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Kaspersky Labs Reveal Crippling Vulnerabilities in Smart Cars from Android Apps

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【Summary】In case you were wondering, the types of vehicular apps Kaspersky Lab tested were equipped with core smart car features, such as door unlock and engine start. A successful attack through such apps could easily lead to theft.

Original Michael Cheng    Feb 23, 2017 1:10 PM PT
Kaspersky Labs Reveal Crippling Vulnerabilities in Smart Cars from Android Apps

With numerous entry points, from Bluetooth connectivity to wireless key fobs, keeping smart cars secure is an incredibly difficult task. While automakers can easily monitor and secure their own applications and digital systems, it is impossible for companies to ensure the security of third-party, connected components, like USB dongles and smartphones. This is an issue that Kaspersky Lab, a leading cybersecurity firm based in Woburn, Massachusetts, uncovered in its latest analysis of Android apps released at the RSA 2017 security conference in San Francisco.

"Applications for connected cars are not ready to withstand malware attacks. We expect that car manufacturers will have to go down the same road that banks have already taken with their applications… After multiple cases of attacks against banking apps, many banks have improved the security of their products," said Victor Chebyshev, a Kaspersky Lab anti-malware researcher.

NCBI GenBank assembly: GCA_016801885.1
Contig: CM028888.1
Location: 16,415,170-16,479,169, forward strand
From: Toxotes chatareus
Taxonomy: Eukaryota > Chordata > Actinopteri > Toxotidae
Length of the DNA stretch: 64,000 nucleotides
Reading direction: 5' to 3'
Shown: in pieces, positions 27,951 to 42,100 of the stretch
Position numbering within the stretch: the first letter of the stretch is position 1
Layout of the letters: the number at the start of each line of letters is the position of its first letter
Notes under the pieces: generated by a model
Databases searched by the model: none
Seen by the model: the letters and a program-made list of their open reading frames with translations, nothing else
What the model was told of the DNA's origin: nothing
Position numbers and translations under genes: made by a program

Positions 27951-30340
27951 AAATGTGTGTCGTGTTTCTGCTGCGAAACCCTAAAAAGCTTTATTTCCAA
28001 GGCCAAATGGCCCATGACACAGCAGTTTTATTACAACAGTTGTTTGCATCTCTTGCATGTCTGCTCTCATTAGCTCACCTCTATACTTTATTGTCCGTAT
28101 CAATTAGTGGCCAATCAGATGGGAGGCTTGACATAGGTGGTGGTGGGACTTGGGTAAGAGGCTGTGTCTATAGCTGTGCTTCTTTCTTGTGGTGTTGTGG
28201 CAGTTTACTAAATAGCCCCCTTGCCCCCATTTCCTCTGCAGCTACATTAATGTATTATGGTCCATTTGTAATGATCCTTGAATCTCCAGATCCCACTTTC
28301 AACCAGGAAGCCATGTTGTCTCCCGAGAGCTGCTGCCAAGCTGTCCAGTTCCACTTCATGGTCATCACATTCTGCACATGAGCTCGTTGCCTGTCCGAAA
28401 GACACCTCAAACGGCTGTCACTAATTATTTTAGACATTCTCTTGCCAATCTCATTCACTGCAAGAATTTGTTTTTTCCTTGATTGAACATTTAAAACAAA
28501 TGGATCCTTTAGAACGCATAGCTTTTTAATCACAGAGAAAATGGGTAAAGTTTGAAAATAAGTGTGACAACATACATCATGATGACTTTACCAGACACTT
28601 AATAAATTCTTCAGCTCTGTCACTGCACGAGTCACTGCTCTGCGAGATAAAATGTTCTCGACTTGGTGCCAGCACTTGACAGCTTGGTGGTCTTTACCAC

Reverse Engineering and Code Integrity Checks

Kaspersky Lab experts revealed that several smart car apps lack basic security features, allowing entry-level coders and hackers to manipulate the platforms with minimal effort. For example, the team found that most car apps aren't protected from reverse engineering. To prevent copying or product manipulation, most consumer service apps, pack or "scramble" layers of codes. Without this precautionary measure, anyone with basic knowledge of source codes could scan through the information and exploit flaws in the system. It would also be possible to automate such processes using code auditing programs.

Interestingly, the research group cited that all smart car apps tested during the study were missing a code integrity check feature. This feature is extremely useful in detecting and tracing digital attacks, as it warns the automaker or creator of the app about tampering of source codes. In case you were wondering, the types of vehicular apps Kaspersky Lab tested were equipped with core smart car features, such as door unlock and engine start. A successful attack through such apps could easily lead to theft.

SMS and Voice Commands

What about new smart car features, like SMS controls and voice commands? The cybersecurity firm recommends staying away from such features until they have been properly and thoroughly secured by the automaker. Compared to Android apps, SMS and voice commands, including integration with Microsoft's Cortana and Amazon's Alexa, are known for being incredibly easy to break into.

On a positive note, smart car attacks are very limited in a sense that not much can happen once a hacker is able to compromise the vehicle. Because ADAS is still very nascent in nature, the most a criminal could do is break into the car, turn the lights on and off or take down the infotainment system. Lastly, no cases of serious attacks have been reported surrounding smart car applications. This indicates that automakers still have time to secure their apps.

"How much time they have exactly is unknown. Modern Trojans are very flexible — one day they can act like normal adware, and the next day they can easily download a new configuration, making it possible to target new apps," said the firm.

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